Borrelia burgdorferi in the Alzheimer’s Brain
In a newly published article in the IOS Press, researchers identified the Borrelia burgdorferi spirochete, the causative agent of Lyme disease in autopsied brain tissue of patients diagnosed Alzheimer’s. In addition, they found a significant number of Borrelia-positive aggregates with a known biofilm marker, alginate. Immunohistochemical data also showed that Borrelia-positive aggregates co-localized with amyloid and anti-phospho-tau markers.
Investigators studied patients diagnosed with either Alzheimer’s or Parkinson’s diseases. They found the presence of B. burgdorferi antigen and DNA in patients with Alzheimer’s pathology. One of the brain specimens was from a person previously diagnosed with Lyme disease. Researchers additionally infected two mammalian cell lines with B. burgdorferi which resulted in a significant increase in the expression of amyloid-β and p-Tau proteins in both cells lines post-infection. This finding further supports the potential relationship of B. burgdorferi and amyloids.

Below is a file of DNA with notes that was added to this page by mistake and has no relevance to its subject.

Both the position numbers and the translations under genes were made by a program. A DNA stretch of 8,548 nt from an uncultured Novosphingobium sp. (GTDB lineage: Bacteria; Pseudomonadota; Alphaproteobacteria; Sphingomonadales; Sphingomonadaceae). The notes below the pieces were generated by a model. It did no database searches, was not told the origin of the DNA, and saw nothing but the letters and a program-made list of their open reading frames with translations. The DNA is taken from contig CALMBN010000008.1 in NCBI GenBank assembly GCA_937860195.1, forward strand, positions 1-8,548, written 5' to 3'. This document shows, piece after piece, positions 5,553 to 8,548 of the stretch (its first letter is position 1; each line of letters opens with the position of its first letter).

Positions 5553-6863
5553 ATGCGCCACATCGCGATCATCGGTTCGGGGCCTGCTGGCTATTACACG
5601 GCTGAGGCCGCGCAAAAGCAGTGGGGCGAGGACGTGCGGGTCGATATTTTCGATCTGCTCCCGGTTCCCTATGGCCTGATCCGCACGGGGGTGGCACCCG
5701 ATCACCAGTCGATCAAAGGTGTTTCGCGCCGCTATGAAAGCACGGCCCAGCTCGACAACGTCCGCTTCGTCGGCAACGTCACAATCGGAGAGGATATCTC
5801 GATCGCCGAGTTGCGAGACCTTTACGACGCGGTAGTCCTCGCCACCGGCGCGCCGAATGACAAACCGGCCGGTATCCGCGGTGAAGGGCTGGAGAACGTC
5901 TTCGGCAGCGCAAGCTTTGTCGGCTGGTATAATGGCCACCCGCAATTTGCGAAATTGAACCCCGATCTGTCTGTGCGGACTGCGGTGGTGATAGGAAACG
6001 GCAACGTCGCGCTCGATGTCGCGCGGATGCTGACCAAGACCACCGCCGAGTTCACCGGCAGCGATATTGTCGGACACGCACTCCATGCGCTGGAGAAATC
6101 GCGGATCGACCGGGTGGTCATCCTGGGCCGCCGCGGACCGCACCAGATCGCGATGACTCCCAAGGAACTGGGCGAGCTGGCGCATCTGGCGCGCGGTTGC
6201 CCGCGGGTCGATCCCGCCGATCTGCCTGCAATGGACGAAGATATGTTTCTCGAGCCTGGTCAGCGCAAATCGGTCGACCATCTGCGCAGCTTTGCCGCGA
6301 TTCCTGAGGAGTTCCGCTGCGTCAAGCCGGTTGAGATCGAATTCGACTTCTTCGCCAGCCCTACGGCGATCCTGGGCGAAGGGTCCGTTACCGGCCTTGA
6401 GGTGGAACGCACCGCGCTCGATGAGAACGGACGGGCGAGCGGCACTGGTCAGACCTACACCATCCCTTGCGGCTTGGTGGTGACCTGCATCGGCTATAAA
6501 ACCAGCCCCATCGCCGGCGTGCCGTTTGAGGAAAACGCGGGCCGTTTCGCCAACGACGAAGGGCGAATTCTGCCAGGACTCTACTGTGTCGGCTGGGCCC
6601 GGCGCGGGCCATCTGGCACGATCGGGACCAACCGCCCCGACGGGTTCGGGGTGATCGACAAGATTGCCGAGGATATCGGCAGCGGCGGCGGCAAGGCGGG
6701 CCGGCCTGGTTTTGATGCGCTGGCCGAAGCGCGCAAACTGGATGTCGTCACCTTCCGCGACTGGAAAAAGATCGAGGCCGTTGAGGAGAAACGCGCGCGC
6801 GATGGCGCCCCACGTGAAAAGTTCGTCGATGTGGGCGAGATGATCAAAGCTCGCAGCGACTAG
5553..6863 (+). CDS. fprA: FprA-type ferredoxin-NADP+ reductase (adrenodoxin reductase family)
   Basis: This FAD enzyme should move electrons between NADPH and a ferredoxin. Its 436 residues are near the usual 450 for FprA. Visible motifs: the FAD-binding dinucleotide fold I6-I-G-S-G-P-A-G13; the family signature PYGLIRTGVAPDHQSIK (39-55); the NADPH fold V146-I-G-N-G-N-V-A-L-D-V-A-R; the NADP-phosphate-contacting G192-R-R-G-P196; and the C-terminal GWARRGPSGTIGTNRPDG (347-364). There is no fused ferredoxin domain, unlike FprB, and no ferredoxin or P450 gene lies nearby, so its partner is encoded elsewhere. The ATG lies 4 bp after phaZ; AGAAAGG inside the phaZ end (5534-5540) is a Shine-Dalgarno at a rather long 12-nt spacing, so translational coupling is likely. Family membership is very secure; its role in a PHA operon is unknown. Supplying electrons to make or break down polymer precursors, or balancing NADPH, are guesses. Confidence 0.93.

Results of the study indicate that B. burgdorferi can be found in Alzheimer’s brain tissues, in spirochete, known antibiotic resistant biofilms, and co-localized amyloid markers. These findings provide evidence for a likely association between B. burgdorferi infections and biofilm formation, Alzheimer’s pathology, and chronic neurodegenerative diseases.
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